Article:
Tuesday, September 20, 2016

Odekor - Day 20

Player Classes - Part Two

Paladins. Clerics are rare, but paladins are nonexistent. None of the Common Races are inclined to go about thwarting evil for its own sake.  That said, it’s possible that a kenku druid or a kobold cleric might decide to take a level in paladin, but not very likely.  The only Odekor races that I can think of that might produce a paladin would be half-dragons or dwarves.

Rangers.  Given the fact that much of the planet has been reduced to a wild state, rangers would have an important role in the new world.  Aarakocra citadels would want to know the number and disposition of the creatures near their territories, as would the troglodytes.  Gnomes would want to know who or what is skulking about their villages, and wandering kobold tribes would want to know what dangers lie ahead.  Kenku would have a natural affinity for this class with their Wisdom and Dexterity scores.

Rogues. After fighters, rogues are the most popular class among the Common Races. Kobolds make excellent rogues, thanks to their natural Dexterity, as do aarakocra.  Some kenku cultivate stealth, especially monks of the Way of Shadows.  Gnomish charisma makes that race particularly adept at deception and persuasion.  Troglodytes already have a natural stealth-like ability to hide, so a troglodyte rogue specializing in assassination would be absolutely terrifying.

Sorcerers.  Since the War and the godstorms, Odekor is saturated in supernatural energies. Sorcerers are fairly common, particularly those whose powers originate from Wild Magic. Draconic bloodline sorcerers are extremely rare and would only be found among half-dragons.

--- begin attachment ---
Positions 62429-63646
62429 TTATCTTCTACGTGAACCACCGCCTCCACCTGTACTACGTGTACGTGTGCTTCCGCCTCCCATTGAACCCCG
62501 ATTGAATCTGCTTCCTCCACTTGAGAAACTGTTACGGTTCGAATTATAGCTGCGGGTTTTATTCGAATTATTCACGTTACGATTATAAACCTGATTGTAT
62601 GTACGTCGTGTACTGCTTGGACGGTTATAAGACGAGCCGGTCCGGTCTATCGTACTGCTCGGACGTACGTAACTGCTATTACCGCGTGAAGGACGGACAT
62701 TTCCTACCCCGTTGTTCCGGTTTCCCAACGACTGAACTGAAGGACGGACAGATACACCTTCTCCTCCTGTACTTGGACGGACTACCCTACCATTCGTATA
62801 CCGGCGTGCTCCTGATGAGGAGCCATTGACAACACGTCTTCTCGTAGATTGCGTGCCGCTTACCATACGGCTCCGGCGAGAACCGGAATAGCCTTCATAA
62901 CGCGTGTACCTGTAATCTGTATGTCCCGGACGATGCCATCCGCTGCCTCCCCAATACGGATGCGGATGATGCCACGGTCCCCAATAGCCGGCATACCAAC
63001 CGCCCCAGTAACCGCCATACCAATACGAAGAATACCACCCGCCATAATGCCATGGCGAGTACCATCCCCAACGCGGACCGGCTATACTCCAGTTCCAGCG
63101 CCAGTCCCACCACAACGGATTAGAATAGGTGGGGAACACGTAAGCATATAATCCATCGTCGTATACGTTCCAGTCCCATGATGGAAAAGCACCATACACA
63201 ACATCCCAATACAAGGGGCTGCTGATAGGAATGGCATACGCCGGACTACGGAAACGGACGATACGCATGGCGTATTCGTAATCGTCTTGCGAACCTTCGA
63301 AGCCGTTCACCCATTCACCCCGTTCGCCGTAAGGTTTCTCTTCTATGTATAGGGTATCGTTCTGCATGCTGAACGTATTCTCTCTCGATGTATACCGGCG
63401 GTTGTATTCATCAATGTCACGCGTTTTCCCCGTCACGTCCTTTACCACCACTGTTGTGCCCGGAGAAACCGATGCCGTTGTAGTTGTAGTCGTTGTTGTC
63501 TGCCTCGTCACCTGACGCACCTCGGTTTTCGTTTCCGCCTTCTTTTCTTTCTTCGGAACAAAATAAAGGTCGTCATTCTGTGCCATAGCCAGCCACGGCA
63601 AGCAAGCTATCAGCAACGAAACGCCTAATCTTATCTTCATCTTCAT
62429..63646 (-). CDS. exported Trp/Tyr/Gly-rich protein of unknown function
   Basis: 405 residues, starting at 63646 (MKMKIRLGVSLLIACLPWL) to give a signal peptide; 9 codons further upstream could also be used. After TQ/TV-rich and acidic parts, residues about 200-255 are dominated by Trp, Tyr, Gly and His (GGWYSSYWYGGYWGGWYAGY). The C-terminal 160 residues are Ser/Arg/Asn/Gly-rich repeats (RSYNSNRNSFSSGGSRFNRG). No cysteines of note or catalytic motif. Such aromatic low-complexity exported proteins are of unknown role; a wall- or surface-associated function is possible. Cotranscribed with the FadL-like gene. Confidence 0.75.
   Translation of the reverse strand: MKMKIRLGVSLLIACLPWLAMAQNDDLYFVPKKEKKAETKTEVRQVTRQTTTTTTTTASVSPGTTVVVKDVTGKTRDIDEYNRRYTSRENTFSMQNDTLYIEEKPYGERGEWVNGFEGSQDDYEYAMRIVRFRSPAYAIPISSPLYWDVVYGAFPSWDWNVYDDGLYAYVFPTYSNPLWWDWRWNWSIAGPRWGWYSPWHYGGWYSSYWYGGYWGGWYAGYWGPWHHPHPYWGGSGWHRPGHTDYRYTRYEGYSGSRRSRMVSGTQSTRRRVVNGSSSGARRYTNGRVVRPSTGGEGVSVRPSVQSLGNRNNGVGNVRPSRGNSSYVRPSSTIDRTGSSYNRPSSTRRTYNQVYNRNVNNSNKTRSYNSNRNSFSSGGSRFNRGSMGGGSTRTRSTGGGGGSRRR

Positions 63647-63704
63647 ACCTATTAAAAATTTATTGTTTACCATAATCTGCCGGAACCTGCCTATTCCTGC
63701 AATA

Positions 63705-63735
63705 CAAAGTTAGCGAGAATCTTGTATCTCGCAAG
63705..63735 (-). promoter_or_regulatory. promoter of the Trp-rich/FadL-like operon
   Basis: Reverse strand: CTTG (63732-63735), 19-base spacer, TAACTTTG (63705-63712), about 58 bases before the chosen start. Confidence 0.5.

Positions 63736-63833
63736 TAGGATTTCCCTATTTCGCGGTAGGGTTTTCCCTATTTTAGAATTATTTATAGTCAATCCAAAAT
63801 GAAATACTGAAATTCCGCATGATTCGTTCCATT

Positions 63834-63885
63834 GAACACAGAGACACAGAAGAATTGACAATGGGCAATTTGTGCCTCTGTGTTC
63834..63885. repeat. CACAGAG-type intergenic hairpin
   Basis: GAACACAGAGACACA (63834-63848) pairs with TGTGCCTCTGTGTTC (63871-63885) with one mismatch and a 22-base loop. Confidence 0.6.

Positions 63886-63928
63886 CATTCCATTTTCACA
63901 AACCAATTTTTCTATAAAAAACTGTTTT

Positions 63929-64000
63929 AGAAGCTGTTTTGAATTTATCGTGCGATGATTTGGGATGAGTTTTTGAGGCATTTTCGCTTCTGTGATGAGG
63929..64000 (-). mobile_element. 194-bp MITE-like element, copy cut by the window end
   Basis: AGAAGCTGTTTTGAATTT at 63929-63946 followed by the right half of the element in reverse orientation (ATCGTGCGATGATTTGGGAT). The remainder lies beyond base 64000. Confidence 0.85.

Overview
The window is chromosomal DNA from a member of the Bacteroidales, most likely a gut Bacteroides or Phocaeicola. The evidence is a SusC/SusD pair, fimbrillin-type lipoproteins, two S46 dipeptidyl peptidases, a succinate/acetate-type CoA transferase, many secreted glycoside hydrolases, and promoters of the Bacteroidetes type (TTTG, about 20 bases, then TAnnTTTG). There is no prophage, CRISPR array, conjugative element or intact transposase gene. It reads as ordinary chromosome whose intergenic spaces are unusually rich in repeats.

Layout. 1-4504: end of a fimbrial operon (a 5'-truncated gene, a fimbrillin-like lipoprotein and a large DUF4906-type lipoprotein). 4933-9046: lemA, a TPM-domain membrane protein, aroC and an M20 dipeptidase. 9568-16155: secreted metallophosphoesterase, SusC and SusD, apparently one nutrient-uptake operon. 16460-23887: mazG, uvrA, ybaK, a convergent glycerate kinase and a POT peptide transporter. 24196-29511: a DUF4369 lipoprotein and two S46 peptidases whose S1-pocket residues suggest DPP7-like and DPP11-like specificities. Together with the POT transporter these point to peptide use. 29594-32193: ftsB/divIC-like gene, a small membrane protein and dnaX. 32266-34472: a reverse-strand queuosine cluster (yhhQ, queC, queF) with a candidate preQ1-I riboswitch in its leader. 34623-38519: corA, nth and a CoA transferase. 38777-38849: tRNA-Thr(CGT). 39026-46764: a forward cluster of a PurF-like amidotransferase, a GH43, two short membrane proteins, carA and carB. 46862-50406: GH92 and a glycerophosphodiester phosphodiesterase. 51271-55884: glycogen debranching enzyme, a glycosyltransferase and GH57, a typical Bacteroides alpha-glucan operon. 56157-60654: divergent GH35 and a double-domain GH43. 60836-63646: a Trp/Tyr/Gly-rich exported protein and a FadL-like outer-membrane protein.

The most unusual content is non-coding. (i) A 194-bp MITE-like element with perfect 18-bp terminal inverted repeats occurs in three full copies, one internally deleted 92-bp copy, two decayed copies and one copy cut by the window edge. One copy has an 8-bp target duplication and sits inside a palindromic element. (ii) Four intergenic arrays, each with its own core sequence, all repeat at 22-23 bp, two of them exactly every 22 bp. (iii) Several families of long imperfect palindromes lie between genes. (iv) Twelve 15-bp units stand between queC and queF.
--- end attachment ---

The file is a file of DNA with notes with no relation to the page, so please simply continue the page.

Among the Common Races, sorcery is most common among the gnomes.

Warlocks.  The Seven Hells are a wasteland. To those who know, the Fey have greater concerns now than Odekor. Things From Beyond stir beyond the Outer Planes and actively seek those who can give them greater access to the Inner Planes.  All that said, warlocks are a rare breed on Odekor.  Some minor devils did flee to Odekor, but whether any of them have the power to spare to a warlock remains unknown.  The Archfey might be interested in having agents on Odekor, given their own problems, and, as noted above the Things From Beyond are definitely interested in the Material Planes.  Warlocks should be rare among the Common Races, and uncommon among the others.  It’s possible that new Patrons might appear: demons seeking to expand the chaos currently gripping the planes, powerful djinn living in exile, the Lord of Order seeking agents to curtail the spread of chaos.

Wizards. Before the War wizardry occupied a curious place on Odekor. Arcane magic was viewed with distrust by the Empire and the Cardinal Church. Its study and use was tightly controlled, restricted to only the most trusted individuals.  Most of it was practical, employed in the creation of imperial weapons, such as the dragonships, and the network of portals that once linked all five continents. Wizards were necessary, but never completely trusted.
Since the War, few people have had the time or resources necessary to study wizardry. Some, however, have managed to find fragments of spellbooks and wizards are popping up everywhere.
Gnomes, of course, are innately magical and their Intelligence makes them naturally adept at wizardry. The gnome wizard has practically become a stereotype among Odekor’s survivors. The fact that gnomes are, universally, insane, makes gnome wizards universally feared and respected.
Kobolds are fascinated by arcane magic but never had any opportunity to really study it. The kenku, on the other hand, had ample opportunity to study wizardry, but have a stronger affinity for the more spiritual magics associated with druids and monks.  Aarakocra hold wizards, as a class, in no special regard; they prefer straight-up fighters, but certainly won’t turn away someone who can hurl lighting bolts.  As for the troglodytes? They tend to eschew magic, viewing it as seductive and untrustworthy; among them, wizards are viewed as sometimes necessary, but never trustworthy.

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